Max Fried by the Forward

In a very Jewish World Series, it’s Astros vs. Braves, and rabbi vs. rabbi

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Rabbi Adam Starr, who leads an Orthodox synagogue in Atlanta, found a way to make this year’s World Series more meaningful: he proposed a holy wager.

Tuesday afternoon — with only a couple hours to go before the first pitch of Game 1 — the longtime Braves fan texted his Houston-area colleague, Rabbi Barry Gelman, and suggested that whoever’s team lost the series would donate sefarim, or Jewish books, to the other’s institution.

A few minutes later, Gelman — a local JCC director and an Astros fan — texted him back: They had a bet.

Jewish baseball fans are kvelling over what’s been described as the most Jewish World Series ever. In the first inning of Wednesday night’s game, when the Houston Astros’ Alex Bregman steps into the batter’s box to face the Atlanta Braves’ Max Fried, it will be the first time a Jewish pitcher has ever faced a Jewish hitter in a World Series; the Braves’ lefty slugger Joc Pederson makes it three Jewish headliners in the Fall Classic for the first time since 1959. It’s a milestone for what has long been considered the most “Jewish” American sport.

But make an exception for Jewish fans from Houston and Atlanta, who are far less focused on the Jewishness of it all, and more concerned that their guys win.

Rabbi Brian Strauss, senior rabbi of Congregation Beth Yeshurun, a Conservative synagogue in Houston, is rooting hard for Bregman — no matter that Fried, too, had a bar mitzvah.

“I hope he takes him deep,” Strauss said with a laugh. (In other words, he hopes Bregman hits a home run.)

They’re even more sanguine on the other side of the Mississippi. Starr, senior rabbi at Congregation Ohr HaTorah in Northeast Atlanta, said he’d be rooting for Bregman to strike out every time — even if the pitcher facing him isn’t Jewish.

“At this point,” Starr said, gritting his teeth, “I want the Braves to win.”

The two Bible Belt cities facing off in this year’s World Series have similar Jewish communities, in a way analogous to the cities’ similar place in baseball — not quite New York or Los Angeles, but proud, and on the rise — and their rabbis are leaning into the fun.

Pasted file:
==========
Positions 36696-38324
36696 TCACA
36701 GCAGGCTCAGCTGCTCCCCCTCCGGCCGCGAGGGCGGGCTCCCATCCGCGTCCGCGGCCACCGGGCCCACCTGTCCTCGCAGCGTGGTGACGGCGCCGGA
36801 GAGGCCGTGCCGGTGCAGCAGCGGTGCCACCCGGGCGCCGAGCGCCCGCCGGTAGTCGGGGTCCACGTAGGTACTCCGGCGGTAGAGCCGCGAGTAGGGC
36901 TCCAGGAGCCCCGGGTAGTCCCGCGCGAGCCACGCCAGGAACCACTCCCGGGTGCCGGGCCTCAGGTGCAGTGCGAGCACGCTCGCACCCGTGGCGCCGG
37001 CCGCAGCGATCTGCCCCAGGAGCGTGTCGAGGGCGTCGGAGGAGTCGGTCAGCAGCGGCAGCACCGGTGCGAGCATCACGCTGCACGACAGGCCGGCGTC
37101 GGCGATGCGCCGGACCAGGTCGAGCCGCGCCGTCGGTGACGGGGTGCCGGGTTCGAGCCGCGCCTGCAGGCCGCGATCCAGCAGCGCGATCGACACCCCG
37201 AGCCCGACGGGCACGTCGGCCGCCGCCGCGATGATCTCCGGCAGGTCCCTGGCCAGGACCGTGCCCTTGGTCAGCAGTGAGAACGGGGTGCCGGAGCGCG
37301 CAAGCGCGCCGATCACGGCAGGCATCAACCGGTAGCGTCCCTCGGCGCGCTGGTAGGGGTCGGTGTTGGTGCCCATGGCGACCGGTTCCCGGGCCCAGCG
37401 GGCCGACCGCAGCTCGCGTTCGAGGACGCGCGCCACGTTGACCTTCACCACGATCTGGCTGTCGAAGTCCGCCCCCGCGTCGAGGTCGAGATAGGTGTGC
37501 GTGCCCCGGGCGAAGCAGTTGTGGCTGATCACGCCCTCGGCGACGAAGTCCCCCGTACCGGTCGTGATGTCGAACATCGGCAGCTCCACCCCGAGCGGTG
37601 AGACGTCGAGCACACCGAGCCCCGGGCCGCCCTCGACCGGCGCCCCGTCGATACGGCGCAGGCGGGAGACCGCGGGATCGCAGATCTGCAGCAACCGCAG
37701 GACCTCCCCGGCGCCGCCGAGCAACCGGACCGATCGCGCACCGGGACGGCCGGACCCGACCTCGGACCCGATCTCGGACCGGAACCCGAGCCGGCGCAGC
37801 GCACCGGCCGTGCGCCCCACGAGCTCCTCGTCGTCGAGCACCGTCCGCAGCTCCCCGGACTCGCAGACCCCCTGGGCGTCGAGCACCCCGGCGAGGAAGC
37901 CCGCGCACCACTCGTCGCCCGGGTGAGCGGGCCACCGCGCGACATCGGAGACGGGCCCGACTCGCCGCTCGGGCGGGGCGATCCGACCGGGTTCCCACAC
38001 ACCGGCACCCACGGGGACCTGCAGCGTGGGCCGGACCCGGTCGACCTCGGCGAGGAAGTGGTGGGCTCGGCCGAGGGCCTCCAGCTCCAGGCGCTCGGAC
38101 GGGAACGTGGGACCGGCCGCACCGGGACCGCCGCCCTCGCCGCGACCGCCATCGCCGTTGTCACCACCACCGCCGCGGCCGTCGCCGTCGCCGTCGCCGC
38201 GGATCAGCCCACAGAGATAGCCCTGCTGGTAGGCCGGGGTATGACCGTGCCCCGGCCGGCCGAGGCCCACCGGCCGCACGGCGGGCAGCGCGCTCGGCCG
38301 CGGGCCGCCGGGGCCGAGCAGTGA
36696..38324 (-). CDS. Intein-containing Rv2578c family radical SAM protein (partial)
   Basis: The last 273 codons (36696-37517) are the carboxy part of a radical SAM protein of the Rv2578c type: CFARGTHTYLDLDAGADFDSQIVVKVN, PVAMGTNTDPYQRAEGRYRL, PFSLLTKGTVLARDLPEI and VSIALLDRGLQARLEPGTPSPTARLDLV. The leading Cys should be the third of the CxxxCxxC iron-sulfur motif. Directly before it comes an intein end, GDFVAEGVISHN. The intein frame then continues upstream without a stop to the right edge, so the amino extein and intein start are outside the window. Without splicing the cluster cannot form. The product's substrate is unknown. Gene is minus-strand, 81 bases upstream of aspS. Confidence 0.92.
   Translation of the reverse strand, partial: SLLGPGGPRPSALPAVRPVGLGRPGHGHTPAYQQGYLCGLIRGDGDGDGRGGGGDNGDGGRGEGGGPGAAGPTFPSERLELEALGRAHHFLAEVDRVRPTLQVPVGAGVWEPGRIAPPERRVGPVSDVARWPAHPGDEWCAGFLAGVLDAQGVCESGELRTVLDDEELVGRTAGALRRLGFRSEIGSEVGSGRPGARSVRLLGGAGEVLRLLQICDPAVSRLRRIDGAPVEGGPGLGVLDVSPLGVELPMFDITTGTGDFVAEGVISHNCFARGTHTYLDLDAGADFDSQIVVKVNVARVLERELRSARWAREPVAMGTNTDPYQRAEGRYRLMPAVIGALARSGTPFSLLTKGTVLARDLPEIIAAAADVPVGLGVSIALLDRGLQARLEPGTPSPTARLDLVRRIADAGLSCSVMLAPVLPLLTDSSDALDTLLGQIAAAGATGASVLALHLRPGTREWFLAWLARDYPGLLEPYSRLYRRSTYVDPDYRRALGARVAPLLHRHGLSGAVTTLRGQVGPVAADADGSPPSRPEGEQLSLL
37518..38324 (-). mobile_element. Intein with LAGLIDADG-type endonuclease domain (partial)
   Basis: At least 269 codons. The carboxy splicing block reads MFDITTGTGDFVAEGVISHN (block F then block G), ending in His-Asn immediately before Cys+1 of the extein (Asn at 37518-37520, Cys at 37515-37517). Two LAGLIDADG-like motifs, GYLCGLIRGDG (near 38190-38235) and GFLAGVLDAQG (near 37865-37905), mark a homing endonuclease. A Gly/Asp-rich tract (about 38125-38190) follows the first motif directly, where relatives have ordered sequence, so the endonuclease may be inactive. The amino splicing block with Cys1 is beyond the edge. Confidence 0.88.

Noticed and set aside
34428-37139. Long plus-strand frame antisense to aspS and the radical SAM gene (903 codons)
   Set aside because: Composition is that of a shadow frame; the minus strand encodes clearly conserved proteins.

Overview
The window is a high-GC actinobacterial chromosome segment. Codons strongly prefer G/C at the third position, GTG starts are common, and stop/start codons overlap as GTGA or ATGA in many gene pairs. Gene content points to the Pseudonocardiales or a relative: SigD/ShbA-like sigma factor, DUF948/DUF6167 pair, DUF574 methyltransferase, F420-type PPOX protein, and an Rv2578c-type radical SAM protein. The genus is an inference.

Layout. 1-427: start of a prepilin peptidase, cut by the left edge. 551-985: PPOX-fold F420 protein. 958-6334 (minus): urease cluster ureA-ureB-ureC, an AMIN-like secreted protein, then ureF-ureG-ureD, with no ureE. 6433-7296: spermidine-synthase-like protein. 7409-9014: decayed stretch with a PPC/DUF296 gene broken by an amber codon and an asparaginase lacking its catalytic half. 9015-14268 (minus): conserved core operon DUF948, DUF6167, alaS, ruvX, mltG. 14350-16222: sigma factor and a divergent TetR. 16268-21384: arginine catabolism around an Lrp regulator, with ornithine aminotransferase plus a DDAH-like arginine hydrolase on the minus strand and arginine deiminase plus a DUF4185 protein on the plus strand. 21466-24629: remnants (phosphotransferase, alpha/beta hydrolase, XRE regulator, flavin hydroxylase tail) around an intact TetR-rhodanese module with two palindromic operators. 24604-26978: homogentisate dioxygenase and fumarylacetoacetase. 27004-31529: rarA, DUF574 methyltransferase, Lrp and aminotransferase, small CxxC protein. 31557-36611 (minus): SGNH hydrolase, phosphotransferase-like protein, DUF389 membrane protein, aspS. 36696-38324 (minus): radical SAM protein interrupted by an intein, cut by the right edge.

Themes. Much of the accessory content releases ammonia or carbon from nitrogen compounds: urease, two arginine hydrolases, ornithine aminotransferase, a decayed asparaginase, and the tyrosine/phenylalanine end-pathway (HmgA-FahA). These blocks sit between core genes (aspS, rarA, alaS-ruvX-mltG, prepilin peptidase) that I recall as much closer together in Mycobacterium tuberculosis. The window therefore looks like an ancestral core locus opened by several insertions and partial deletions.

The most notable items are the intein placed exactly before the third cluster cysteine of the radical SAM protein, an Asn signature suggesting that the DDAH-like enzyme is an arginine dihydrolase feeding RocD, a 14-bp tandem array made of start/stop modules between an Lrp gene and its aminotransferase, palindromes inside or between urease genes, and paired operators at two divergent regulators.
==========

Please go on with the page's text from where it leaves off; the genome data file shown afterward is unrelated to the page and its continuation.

Starr and Gelman aren’t the only rabbis who made a bet. Houston’s Congregation Emanu El and Atlanta’s Temple Sinai — Reform synagogues whose rabbis are old friends — are wagering a to-be-determined tzedaka sum, and their rabbis dressed up in team gear for rivaling challengevideos to up the ante. (Emanu El is also showing the game in their building to high school students in their religious school, offering short Torah lessons during commercial breaks.)

As Strauss noted, the Jewish histories of both cities date back to the 19th century, and now have lively Jewish communities that are entrenched in local civic life. Atlanta’s Jewish population is a bit larger — 120,000 or so to Houston’s approximately 50,000 — which is growing a bit faster.

“Big Southern cities with nice, welcoming, warm Jewish communities,” is how Strauss put it, admitting: “It’s hard to cheer against Atlanta. It’d be much easier to cheer against the Dodgers.”

Filled with malice for the other’s team as both of the rabbis clearly were, there was still compassion to be found on both sides.

The legacy of the Houston Astros’ cheating scandal — their players confessed to using cameras to steal signs during the team’s 2017 title run — looms over this year’s World Series.

After the scandal unraveled in 2019, Strauss delivered a sermon about it to his synagogue, which is in Meyerland, the largest Jewish neighborhood in Houston.

“I was upset by it and I’m still upset by it,” he said. “It was careless and reckless and certainly immoral. I look at it now as they got their punishment and they made teshuva.”

More importantly, he said, Bregman — who to many remains one of the faces of the scandal — was an upstanding member of the Houston community who had contributed positively to the Jewish scene. When the pandemic first hit last year, Bregman did a promotional video to raise funds from Beth Yeshurun members for the Houston Food Bank.

Starr was not holding a grudge. “The Torah is forgiving to those who have repented,” he said. “Maybe they learned from their ways. I’ll be charitable.”

The rabbis were admittedly unable to divine God’s rooting interest in the game.

Strauss — who says he goes to six to eight Astros games each year — said God likely had more important things to worry about.

Hewing to the Jewish rule that for every two rabbis there are three opinions — this could never work with umpires — Starr offered a choice of philosophies.

“One side is God is involved in literally every single last aspect of the world, and nothing happens without God actively making it happen,” the rabbi said. “To another side, God is certainly involved in the world, but many aspects of the world were put in motion by the system God created.”

When it comes to which way the ball bounces, he said, he errs toward the latter. But ask him again in a week.

The 2021 World Series continues Wednesday at 8:09 EST. It’s on FOX.

Author

Louis Keene

Louis Keene

Louis Keene is a staff reporter at the Forward. He can be reached at keene@forward.com or on Twitter @thislouis.

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In a very Jewish World Series, it’s Astros vs. Braves, and rabbi vs. rabbi

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